Labour Movement, Political Economy, Critics, Corporate Watch, Social Movement

China Sucked Deeper Into World Financial Vortex and Vice Versa, as BRICS Sink Fast

by PATRICK BONDNOVEMBER 27, 2015  On Monday November 30, the Chinese currency – the yuan – will join the dollar, euro, pound and yen as the world’s official reserve currencies, as recommended by the International Monetary Fund (IMF). Are we reaching the fabled new era of multipolarity, and will it bring stability to a chaotic world economy – “a win-win result for China and the world,” as the People’s Bank of China claims?

Urgent Statement Regarding Nullification of Reclamation Permit

  On 13 October Okinawa Governor Takeshi Onaga nullified the permit to carry out land reclamation in Oura Bay, granted by the previous Governor Hirokazu Nakaima, explaining that it contains illegalities. We of the Anti-Helicopter Base Council unconditionally support this decision, and more than ever give our full backing to the Governor.   However the Defense Department’s Okinawa Office has begun legal action aimed at having the nullification itself declared illegal.

The Air France protesters were desperate, frightened people, not a violent mob

 Philippe Marlière  The Guardian Tuesday 6 October 2015 13.01 BSTLast modified on Tuesday 6 October 201513.15 BST On Monday, about 100 employees stormed an Air France management and union official meeting that was discussing dramatic job cuts. As the negotiations had been making no progress, the staff became angry, and tussled with some company officials. Two Air France executives had their shirts torn off. Xavier Broseta, the airline’s head of human resources, escaped the scene by climbing a chain-link fence, bare-chested, while Pierre Plissonnier, the head of long-haul flights, was escorted away by security guards with his suit and shirt in tatters. The spectacular images were shown around the world and provoked dismay and outcry in the media. Protesters were presented as a “mob”. Manuel Valls, the Socialist prime minister, declared that he was “scandalised” by the “unacceptable violence”. He unequivocally backed Air France management, still a partially state-owned company. Emmanuel Macron, the finance minister, tweeted that the violence was “irresponsible” and “nothing can replace social dialogue”. Fearing a media backlash, most trade unions condemned the violence.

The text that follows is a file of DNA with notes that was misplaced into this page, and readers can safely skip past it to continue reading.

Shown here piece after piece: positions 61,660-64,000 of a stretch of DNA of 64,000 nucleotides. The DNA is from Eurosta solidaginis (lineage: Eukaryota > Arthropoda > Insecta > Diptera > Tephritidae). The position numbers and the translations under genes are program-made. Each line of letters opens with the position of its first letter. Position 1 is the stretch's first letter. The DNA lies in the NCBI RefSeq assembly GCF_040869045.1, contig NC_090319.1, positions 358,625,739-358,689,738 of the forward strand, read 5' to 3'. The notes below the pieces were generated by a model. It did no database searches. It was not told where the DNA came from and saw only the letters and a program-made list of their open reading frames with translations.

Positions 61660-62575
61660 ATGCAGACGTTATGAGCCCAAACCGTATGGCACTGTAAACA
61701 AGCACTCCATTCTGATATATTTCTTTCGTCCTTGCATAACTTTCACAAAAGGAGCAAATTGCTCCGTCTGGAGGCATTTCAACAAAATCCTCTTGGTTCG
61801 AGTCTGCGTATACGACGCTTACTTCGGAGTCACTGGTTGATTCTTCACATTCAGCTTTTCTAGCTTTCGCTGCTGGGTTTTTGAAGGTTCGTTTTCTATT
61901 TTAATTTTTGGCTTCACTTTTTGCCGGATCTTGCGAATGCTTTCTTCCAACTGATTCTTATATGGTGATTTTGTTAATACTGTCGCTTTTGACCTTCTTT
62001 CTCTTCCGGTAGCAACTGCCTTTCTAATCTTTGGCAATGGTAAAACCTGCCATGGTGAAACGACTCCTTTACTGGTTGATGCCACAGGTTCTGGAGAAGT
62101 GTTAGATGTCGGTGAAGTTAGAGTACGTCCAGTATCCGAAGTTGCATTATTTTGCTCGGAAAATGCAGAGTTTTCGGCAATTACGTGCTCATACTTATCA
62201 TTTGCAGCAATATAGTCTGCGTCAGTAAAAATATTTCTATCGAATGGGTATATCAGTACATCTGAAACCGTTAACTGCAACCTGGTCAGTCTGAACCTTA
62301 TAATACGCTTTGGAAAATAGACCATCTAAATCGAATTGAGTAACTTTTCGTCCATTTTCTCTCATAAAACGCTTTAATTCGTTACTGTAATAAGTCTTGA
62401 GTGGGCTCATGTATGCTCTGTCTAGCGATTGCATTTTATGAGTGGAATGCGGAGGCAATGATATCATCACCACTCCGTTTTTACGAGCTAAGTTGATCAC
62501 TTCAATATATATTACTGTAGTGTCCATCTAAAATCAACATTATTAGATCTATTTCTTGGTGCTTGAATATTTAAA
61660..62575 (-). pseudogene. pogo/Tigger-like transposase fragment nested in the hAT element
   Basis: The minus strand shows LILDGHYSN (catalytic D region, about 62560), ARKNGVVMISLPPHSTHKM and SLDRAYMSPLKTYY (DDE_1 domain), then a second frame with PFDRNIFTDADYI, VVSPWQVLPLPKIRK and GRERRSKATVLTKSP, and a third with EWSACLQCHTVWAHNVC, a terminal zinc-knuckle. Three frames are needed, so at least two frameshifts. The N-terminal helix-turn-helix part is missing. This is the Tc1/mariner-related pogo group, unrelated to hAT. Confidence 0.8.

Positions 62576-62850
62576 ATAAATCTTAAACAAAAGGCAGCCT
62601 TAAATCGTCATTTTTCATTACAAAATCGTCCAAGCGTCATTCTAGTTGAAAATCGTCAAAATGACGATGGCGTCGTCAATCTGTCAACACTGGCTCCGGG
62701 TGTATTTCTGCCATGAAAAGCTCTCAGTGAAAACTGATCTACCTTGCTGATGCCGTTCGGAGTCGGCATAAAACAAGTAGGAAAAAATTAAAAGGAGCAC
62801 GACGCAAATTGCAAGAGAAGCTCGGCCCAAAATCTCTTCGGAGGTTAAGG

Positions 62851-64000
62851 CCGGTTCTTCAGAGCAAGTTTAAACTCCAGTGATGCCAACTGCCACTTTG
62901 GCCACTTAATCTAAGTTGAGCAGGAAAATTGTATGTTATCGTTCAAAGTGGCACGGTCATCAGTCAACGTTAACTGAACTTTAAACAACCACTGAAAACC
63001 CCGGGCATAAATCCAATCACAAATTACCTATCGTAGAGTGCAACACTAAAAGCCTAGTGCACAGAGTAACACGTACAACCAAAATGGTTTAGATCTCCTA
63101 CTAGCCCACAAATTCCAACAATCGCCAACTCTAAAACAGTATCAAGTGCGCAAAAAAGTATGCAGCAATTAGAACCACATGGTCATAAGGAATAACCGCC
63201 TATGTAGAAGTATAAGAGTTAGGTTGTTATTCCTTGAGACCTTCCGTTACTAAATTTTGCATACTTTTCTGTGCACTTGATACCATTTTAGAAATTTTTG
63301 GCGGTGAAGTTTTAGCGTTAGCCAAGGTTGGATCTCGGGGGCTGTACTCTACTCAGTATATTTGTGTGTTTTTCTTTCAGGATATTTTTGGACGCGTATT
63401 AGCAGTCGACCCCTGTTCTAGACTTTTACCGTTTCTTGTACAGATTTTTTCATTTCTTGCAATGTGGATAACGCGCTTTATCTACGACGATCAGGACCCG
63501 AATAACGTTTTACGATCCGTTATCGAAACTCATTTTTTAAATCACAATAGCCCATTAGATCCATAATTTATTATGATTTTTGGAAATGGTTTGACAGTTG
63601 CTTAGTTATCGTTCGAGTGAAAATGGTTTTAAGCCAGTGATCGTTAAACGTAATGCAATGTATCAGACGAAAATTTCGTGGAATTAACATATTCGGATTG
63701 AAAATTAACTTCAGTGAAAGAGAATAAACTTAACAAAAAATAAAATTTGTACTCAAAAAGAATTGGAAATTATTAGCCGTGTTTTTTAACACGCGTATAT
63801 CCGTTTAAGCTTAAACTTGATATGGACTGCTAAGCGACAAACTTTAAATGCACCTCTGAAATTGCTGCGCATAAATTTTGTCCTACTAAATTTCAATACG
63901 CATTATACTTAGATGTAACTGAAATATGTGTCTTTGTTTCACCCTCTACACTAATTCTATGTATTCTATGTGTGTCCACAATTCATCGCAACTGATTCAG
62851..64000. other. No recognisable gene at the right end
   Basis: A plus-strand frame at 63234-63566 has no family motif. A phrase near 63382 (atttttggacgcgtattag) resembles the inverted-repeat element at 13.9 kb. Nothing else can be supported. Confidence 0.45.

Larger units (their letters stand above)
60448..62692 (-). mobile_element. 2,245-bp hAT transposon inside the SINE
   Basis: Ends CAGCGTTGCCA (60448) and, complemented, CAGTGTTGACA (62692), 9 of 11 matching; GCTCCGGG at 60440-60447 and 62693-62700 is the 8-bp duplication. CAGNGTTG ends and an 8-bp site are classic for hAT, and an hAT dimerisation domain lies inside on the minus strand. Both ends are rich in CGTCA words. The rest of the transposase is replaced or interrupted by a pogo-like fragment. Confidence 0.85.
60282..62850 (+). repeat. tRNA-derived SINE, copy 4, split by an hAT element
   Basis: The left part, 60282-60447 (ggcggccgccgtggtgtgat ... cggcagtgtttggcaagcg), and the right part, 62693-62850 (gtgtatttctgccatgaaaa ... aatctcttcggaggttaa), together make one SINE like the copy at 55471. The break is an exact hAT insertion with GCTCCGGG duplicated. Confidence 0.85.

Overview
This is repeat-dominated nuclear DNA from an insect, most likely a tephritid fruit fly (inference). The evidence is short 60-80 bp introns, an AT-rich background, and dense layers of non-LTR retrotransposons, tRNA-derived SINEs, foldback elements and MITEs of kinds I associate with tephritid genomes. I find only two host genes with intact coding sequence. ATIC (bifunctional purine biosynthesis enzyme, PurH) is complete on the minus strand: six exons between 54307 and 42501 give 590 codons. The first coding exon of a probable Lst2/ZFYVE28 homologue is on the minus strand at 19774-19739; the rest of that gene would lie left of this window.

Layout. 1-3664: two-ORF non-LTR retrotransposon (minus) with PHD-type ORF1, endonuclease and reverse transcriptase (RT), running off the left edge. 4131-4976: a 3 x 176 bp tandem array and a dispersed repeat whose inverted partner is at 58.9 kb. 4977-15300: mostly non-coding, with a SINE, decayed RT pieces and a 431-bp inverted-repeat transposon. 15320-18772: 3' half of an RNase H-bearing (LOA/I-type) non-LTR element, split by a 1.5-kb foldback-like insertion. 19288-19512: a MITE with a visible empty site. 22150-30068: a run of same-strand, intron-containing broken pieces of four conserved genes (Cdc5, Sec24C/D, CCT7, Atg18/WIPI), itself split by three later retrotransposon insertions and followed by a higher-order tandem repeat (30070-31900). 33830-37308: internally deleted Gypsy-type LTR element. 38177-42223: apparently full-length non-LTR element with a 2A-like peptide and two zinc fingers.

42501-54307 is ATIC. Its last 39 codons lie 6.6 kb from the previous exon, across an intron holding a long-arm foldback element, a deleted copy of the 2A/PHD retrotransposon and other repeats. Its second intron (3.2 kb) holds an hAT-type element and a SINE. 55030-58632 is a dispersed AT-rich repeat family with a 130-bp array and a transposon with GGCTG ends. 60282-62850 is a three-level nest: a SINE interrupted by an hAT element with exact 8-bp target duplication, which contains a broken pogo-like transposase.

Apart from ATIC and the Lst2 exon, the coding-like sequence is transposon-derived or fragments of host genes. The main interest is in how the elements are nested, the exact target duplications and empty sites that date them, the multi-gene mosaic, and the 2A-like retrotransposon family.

Jeremy Corbyn's victory means Labour's living dead have been vanquished - and English politics has come to life again

The Independent     The party's most left-wing leader ever understands the key issues on which no compromise is possible Tariq Ali   The ironies of history never fail to surprise. Measured by any criteria, Jeremy Corbyn is the most left-wing leader in the history of the Labour Party. He understands that those who do evil abroad are unlikely to do much good at home.

Make the One Day All-India Strike on 2 September a Huge Success

Radical Socialist   With the electoral victory of the Bharatiya Janata Party, which got a majority in the lower house of Parliament all by itself, a deeply right wing government is well-settled in power. A little over one year after they have come to power, this government is going to engage in its first test of strength with the working class. We have long ago characterised the BJP, and standing behind it, the RSS, as a fascist force. But this does not mean that the day after they took power a Hitler-regime was imposed in India.  But the chipping away at democracy continues daily.